Serde_rustler - Serde Serializer and Deserializer for your Rust/Rustler NIFs

rust
nif
encoding
serde_rustler
#1

Hi everyone!

After having spent some time with Rust and Elixir, a few weeks ago I set out to learn more about NIFs and benchmarking. There’s a Rust library I use a lot called serde, which essentially defines traits and types for serializing and deserializing between native Rust types and some encoding format like JSON, CBOR, Protocol Buffers, etc. While serde_eetf exists to translate between Rust and the Erlang term format, it still requires that you to convert those binaries into terms.

So instead, I wrapped the Rust NIF library rustler with some Serde traits and out came serde_rustler, which you can use in your Rust NIFs to natively convert your Rust types into Elixir terms and vice versa! It’s also on crates.io and docs.rs, though the documentation is a little sparse.

The encoding and decoding benchmarks look extremely promising (like, insanely, unbelievably promising), and given I haven’t published much in either Rust or Elixir, I’d be really grateful if anyone could point out how to reconfigure the benchmarks or otherwise improve the code, write better tests, or polish the API.

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#2

I learnt some Rust recently as well as I’m also interested in how to get started with NIFs. If you could add some examples, a guide or even a short tutorial, that would be super useful!

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#3

serde isn’t just a common (de)serializer for rust, it is overwhelmingly used in the rust ecosystem. ^.^

Very cool creation of this library though, very very nice!

I don’t suppose you could add normal erlang’s term_to_binary/binary_to_term to the encode/decode benchmarks? They are not actually that fast so I’d like to see how they rank among everything as it is? :slight_smile:

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#4

I’m too lazy to put up a blog post, but I can walk you thru specific files that might help get you started (and someone please correct me if I get some specific detail wrong):

  • lib.rs: This is the Rust half of the NIF. Things to note:
    • rustler_export_nifs!: this is the macro that creates the exposed functions to Elixir, where the first parameter specifies the full Elixir module atom name of the Elixir-half of the NIF, and the second defines the a list of exported functions, where SchedulerFlags::DirtyCpu signifies that this function should run in a dirty scheduler.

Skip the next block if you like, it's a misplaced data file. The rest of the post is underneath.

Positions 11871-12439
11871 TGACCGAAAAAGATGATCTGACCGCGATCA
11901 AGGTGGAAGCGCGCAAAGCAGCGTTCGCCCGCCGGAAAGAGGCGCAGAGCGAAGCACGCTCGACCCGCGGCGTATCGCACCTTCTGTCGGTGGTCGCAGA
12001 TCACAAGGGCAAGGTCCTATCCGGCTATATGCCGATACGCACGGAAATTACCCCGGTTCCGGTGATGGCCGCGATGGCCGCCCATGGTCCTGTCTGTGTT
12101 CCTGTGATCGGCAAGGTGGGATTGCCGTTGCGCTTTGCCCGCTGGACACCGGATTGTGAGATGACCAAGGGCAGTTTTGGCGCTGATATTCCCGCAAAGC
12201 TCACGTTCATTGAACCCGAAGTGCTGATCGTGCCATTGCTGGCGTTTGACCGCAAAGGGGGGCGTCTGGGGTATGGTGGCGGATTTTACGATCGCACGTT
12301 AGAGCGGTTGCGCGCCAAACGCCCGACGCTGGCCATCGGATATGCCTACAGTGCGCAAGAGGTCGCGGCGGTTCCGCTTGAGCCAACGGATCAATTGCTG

• the function signatures of readme and transcode: these are the function signatures of all basic NIFs.
  • serde_rustler_tests.ex: This is the Elixir half of the NIF. By default, all functions should return/throw NIF an error b/c the BEAM has yet to replace these functions with the real NIFs (which wont happen until compile time)
  • readme.ex uses the NIF created in the previous file to run the readme function from lib.rs and uses a simple doctest to assert it’s correctness. Notice the other modules defined in that file as they define Records and Structs that map directly to types defined in…
  • types.rs: these are just some enums and structs to test serialization and deserialization against. Note that they all derive Serialize and Deserialize as those traits define the serialization and deserialization behaviour and are required by serde. Also note the few #[serde(rename = "Elixir...")] annotations - these tell serde to rename these fields or types during serialization to this full name, b/c doing so allows serde to create atoms for those names (b/c those atoms already exist) rather than the default of creating bitstrings; the right atom names are required by Elixir to directly map these types to Records and Structs (instead of tuples and maps).
  • serde_rustler_tests_test.exs and test.rs define the actual tests, and lastly
  • benchmarks.exs define the Benchee benchmarks jobs that produced the aforementioned results.

Hope that helps!

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#5

I can and I will! I’ll update the thread when they’re done.

@svilen forgot to tag you in the previous response.

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